#2: I agree that if you don’t get rejected you aren’t aiming high enough. That part is right. Making it sad to be an accountant is wrong.

#1: yes
though honestly
being an accountant is kind of sad
except for people who like that sort of thing

#2: maybe they like it though!
maybe it’s like solving a big puzzle for them

#1: but being a mountain climber is also pretty sad.  Except for people who like that sort of thing.  Like, what’s the point?

#2: mountain climbers are kinda dickwads, from the books I’ve read

#1: at least accountants provide value

#2: YES

#1: except the ones who work for arthur anderson or enron
those provided negative value<

#2: went over to the dark side

#1: yes

So… who do you agree with?  Are we misreading (or reading too much into) a cartoon?

So much to do! A busy summer ahead

OMG, I am so overextended this summer, but if I can pull it off, it will be AWESOME.

What happened, in case you’re wondering, is that I submitted a bunch of short-term grants and got three of them.  On top of that, there’s regular submitted papers coming back from journals and so on.

So I have 4 big projects that need major work for the summer.  Mentally I’m only capable of keeping track of two or three, so this is going to need extra organization.

I have:

1.  The R&R paper that is getting split into 2 papers (a small one for the journal I sent it to, and a regular-sized one for the journal I’m sending the main paper to).

2.  Restricted data project for which only I am allowed to touch the data.  I was supposed to have access to these data last summer but SNAFU FUBAR @##@.  But I have it now, and am going to need to get a no-cost extension to keep it.

3.  Pilot study needs to get done for grant proposal for big grant.  Coauthor moved slowly so we’re behind schedule.   Lab manager graduated.  New lab members.  Do not want to talk about the weeks of administrative SNAFUs.

4.  Stupid NSF thing I got added to for the $.

[update]:  #5.  Mildly crappy paper that I sent into a conference got accepted unexpectedly.  I guess I passed the threshold from being accepted too infrequently to being accepted too frequently, at least in some venues.  No more crappy submissions to this conference in the future!  It’s going to be hard getting an hour and 15 min talk out of the material.

I have a small army of RAs of varying quality to manage, including one guy who just got a low C on the final for his methods class.  Damn it.  He did well on the midterm, but ugh.  Fortunately he won’t be working the entire summer.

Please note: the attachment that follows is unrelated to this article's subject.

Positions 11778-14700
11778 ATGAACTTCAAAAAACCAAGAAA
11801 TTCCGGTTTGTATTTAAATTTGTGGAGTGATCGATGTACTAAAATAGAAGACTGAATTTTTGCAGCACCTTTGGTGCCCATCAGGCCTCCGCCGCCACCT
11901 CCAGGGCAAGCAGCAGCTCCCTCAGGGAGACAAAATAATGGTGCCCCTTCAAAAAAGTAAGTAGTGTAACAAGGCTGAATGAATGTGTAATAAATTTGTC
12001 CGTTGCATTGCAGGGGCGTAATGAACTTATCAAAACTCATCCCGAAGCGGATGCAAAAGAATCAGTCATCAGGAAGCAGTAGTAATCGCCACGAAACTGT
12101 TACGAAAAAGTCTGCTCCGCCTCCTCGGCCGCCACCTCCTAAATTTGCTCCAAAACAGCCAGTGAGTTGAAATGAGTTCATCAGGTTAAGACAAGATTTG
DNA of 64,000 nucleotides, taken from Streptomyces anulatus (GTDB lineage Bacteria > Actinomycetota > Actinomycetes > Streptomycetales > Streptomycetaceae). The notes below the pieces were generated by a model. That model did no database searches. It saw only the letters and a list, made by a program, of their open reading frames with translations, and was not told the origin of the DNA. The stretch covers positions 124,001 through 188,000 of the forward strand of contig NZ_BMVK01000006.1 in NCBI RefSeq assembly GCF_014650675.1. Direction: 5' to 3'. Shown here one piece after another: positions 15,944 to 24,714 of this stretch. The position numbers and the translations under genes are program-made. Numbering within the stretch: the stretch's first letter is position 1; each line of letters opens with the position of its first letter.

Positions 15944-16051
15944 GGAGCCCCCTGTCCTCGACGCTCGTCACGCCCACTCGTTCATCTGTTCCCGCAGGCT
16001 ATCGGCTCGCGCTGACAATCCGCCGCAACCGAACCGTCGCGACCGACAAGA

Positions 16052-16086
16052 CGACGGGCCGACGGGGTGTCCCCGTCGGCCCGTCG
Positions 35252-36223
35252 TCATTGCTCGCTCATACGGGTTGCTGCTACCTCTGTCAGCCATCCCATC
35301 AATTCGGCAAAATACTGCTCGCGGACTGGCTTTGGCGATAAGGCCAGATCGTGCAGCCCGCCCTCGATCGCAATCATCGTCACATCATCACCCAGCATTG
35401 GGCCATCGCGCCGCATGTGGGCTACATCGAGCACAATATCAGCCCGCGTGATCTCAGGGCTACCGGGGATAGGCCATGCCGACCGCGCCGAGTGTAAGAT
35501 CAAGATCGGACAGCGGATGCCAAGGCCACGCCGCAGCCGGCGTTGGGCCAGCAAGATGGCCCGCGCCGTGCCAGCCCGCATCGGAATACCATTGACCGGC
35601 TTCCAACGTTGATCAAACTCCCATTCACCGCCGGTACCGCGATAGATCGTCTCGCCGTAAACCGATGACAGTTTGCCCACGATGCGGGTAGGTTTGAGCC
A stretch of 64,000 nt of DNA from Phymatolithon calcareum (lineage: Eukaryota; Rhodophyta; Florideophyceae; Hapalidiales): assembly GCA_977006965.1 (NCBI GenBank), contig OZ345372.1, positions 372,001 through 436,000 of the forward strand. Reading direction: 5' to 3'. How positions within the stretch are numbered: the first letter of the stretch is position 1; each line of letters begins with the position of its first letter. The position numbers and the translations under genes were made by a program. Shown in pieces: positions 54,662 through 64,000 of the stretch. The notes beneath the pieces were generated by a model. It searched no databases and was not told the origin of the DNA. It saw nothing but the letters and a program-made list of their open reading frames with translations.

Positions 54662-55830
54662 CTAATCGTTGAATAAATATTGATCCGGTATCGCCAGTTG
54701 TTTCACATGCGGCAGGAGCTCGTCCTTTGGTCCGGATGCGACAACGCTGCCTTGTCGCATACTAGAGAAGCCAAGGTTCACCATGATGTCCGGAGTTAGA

So, that’s my story.  I’m doing Dame Eleanor‘s thingy for #1, and I’ve got RAs to keep me going for 3 and 4 and a coauthor whose sabbatical is ending for #2.  Who needs sleep or weekends?

June Mortgage update and another wishy-washy post on our uncertain money plans

Last month (May):

Balance: $79,500.45
Years left: 6.333
P =$893.52, I = $320.89, Escrow = 613.58

This month (June):

Balance: $77,928.74
Years left: 6.25
P =$899.71, I = $314.69, Escrow = 613.58

One month’s prepayment savings:  $2.66

I’m getting summer money so we’re still pre-paying the mortgage at our regular rate.  That will probably stop in September or October.  We’ll see.

For the past year or two we’ve been trying to decide how to deal with a 40% drop in income when it comes [DH resigned his TT job], and what to do with any surplus before said drop came.  As of last month we still hadn’t decided.  We kept tantalizing readers with the idea we’d decided, but then I’d run the numbers again and we’d change our minds again.

We’re also not doing the best job of keeping our spending below my regular (sans summer money) income.  And that’s mainly because I’m not convinced that we’re really going to be in a situation in which we need to do that.  I keep wanting to smooth my consumption based on my expected lifetime income, probably because I took far too many macroeconomics classes in school.

These big expenditures are primarily things involving the children– I want them to have educational and cultural opportunities and I want us to have time to do work.  And that can be done on my income alone, but not without making other cuts that we could make, but those cuts tend to add stresses and decrease joy.  And we could make those cuts and we’d adjust and so on (we both certainly grew up with much less), but if we don’t need to, then it seems like a lot of unnecessary stress to no real end.